Recently I heard someone mention that “rabies is extinct and no longer exists.” Unfortunately, as much as we would love for that to be true, it just isn’t. Rabies is still a very real issue here in Canada. Last year, in 2017, there were 149 positive cases of rabies in Ontario alone, with 90 other positive cases throughout the rest of the country. Among the 149 Ontario cases, 1 of those positives was a cat, with the most cases coming from raccoons, skunks, and bats. Throughout Canada, there are many more positive cases that involve dogs, cows, and arctic foxes.
The most frequent question we get from owners is:
Question: “My cat is indoors only. Do they really need to be vaccinated for rabies?”
Answer: Even though your cat may not go outside, that doesn’t mean that the outside can’t still come in. Even with our best efforts, wildlife can sometimes find their way inside. Bats might make their way into rafters and then eventually all the way indoors. Raccoons sneak their way into garages to rummage through garbage bins. Even if you’re positive that your house is completely wildlife proof, accidents still happen. It’s possible for doors to get left open long enough for a curious cat to sneak out. They may only be out for a few hours or a couple days but during that time there is a risk that they may be exposed to an animal with rabies.
Your indoor cat should still be making annual trips to their veterinarian to have a physical examination done with their vaccines. Trips to the vet clinic can be stressful for your cat and even the most well-mannered cats can become frightened. For some cats, when they are nervous, their first response can be to bite or scratch. Any bites are required to be reported to the health unit. If the cat is not up to date on their rabies vaccine, they must be quarantined for 10 days to observe for symptoms of rabies. Some other important things to remember are:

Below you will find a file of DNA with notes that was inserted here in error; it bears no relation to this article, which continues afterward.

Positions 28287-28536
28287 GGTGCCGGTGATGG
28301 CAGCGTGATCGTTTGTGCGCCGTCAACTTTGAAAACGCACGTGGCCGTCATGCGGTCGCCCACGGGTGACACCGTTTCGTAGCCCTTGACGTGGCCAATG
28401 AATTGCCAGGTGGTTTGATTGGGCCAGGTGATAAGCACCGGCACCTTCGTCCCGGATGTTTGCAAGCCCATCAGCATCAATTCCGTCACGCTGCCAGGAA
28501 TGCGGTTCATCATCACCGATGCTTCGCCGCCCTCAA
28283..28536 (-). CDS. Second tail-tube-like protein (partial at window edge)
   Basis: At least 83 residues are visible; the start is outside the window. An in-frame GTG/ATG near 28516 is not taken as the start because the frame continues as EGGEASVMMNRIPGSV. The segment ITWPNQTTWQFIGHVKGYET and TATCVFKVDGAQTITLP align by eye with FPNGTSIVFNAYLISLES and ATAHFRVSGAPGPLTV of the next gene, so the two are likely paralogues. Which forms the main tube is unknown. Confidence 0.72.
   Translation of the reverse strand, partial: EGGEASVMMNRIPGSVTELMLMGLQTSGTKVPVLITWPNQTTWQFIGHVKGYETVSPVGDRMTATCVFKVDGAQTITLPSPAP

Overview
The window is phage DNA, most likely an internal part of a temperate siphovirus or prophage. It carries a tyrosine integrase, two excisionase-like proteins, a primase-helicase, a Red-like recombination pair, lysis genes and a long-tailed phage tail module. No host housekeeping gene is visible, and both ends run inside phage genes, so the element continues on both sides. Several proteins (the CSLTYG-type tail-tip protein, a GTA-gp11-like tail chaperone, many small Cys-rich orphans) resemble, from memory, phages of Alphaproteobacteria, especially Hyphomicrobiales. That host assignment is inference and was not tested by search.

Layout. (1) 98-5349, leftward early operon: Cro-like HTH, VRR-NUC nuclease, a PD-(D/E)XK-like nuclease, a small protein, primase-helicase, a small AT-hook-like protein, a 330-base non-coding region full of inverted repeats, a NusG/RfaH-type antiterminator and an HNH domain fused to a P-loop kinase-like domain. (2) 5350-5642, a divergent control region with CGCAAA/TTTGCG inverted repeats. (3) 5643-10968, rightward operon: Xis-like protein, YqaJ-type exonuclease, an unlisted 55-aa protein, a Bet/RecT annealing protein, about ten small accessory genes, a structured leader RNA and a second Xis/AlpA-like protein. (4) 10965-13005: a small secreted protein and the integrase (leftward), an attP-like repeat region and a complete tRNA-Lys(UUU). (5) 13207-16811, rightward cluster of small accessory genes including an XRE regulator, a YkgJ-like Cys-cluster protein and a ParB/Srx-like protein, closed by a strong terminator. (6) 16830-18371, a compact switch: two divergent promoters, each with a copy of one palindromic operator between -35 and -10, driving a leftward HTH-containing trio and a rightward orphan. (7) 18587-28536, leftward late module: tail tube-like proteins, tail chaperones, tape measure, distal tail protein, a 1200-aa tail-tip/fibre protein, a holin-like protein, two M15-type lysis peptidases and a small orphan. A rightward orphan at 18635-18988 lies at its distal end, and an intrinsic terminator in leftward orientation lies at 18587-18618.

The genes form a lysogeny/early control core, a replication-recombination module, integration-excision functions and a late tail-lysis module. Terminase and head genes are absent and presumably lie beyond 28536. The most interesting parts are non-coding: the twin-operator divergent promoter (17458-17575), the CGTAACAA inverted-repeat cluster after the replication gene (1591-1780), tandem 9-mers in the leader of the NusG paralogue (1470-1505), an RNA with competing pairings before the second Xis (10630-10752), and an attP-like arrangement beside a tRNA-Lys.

- Rabies is local. Rabies isn’t just on the far outskirts of Ontario and Canada, its local! Over the past couple of years, there have been multiple positive cases locally. In August of 2016, Hamilton had a positive case of rabies in a cat and another positive case in February of 2017. Even closer to home, a bat tested positive in Brighton in July 2015.The best way to protect your pet is to get them vaccinated. Stay away from wildlife and report any bites or scratches to your local Health Unit.
- Vaccines are required by law. Vaccine protocols may be tailored by your veterinarian to suit your pet’s lifestyle but rabies is not an optional vaccine. All dogs, cats and ferrets above the age of three months are required by the Rabies Immunization Regulation under the Health Protection and Promotion Act to be vaccinated for rabies. Rabies is fatal in animals and if not treated immediately, it is also fatal in humans as well. Why take the risk? Vaccination is the best prevention you can offer for your pet. If you have questions in regards to rabies and your pet contact us at the office and we are happy to help answer them!
Written by Kelsey Hewgill, RVT